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Car fuel level sensor

Car fuel level monitoring is implemented and viewed on the dashboard with assistance of fuel level sensor inside the Automobile.

Is it possible to remotely monitor a running automobile's fuel level with assistance of Smartphone apps,WI-FI, Internet of Things (IOT)?

If yes, how?

If no, why?

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    why would it not be possible? ... research the fuel level sensors and how they work ... determine what electrical quantity they transmit ... then determine how that quantity can be monitored with a microcontroller
    – jsotola
    Commented Feb 20 at 4:14

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Yes its possible within the limits that exists in the vehicle network ecosystem. Like one of the answer suggested you can plug a OBD2 reader and connect with it to get the readings.

This has it's limitations though. The vehicle come with fuel level sensors but the values are not always broadcasted or made available to the BCM (body control module) with which these OBD readers communicate. The ability to be able to read such data gets a little complicated. You will ideally have to tap into the CAN network directly from the OBD2 port (pin 6 & 14) and reverse engineer the function address (jargon for vehicle CAN communication) that the fuel level is being mapped to inside this particular vehicle network. And to your surprise, these IDs are not standard across different manufactures or models. So, it becomes a long journey of reverse engineering. But assuming, if you are able to do that - then it is just a matter of writing a CAN payload targeting the function address to get the value in response.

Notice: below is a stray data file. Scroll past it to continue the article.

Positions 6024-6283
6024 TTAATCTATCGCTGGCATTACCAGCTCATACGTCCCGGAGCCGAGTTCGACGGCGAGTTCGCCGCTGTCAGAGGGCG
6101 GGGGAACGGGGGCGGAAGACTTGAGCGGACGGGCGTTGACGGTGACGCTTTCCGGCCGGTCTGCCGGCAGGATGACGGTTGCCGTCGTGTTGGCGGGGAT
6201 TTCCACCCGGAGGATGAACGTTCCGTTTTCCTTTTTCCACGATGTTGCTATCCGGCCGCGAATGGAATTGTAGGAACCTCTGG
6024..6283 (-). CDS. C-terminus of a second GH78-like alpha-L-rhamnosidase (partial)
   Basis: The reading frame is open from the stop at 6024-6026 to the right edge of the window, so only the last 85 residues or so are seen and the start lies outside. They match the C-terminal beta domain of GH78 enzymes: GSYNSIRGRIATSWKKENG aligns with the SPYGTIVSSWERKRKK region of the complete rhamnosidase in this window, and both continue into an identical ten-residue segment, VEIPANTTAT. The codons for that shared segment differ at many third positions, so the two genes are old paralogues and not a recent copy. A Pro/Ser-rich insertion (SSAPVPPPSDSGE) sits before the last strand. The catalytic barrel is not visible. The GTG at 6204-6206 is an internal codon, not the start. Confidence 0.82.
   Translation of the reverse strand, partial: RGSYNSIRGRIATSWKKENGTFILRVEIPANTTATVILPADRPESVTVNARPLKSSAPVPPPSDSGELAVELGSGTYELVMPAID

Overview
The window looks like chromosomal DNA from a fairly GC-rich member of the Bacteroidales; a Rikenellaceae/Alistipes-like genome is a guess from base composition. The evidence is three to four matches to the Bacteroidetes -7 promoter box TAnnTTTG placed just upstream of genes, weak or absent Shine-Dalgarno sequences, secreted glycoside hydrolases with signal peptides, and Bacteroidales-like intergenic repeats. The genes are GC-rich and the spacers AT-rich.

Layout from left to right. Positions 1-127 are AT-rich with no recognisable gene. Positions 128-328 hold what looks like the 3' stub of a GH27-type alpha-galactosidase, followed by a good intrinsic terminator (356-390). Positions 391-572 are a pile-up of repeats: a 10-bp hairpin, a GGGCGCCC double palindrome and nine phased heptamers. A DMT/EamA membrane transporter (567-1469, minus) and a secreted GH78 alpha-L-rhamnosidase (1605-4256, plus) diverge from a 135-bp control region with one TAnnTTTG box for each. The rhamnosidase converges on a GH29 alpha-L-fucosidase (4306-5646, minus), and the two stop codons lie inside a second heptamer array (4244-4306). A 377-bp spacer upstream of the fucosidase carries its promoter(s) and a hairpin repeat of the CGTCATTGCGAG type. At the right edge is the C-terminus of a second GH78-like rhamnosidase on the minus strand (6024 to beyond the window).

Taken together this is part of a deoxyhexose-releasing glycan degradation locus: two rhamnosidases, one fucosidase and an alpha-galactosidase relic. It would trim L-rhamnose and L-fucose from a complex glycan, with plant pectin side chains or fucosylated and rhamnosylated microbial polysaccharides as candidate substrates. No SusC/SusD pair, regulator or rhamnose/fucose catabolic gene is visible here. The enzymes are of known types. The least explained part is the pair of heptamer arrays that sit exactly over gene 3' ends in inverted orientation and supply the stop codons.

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    This feels like it's very specific to a certain brand/model of car. Not every brand will report fuel levels to the BCM. As a matter of fact, that seems quite an odd place for it to go instead of the Engine Control Unit. I also find it hard to believe that any car wouldn't report out fuel tank level via OBD II. I have software that will allow me to set various features on my car, but I can read the settings without it.
    – FreeMan
    Commented Feb 21 at 19:43
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    The external OBD readers do not interact with ECM (atleast not off the shelf bluetooth dongles) directly. There are sophisticated readers which tap into the CAN network directly and talk to targeted ECUs with their specific addresses to provide a much richer feature set.
    – S_s
    Commented Feb 21 at 23:15
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Why would you reinvent technology. You can use the OBD2 port on your car. Plug something like this in. As an example OBD-II Engine Code Reader with Bluetooth® Technology.

  • Then you can select from a number of apps for your phone, some include heads up display that you can customise. I have used Torque in the past.
  • If you dont want to use an existing app, then write your own using the OBD2 port.

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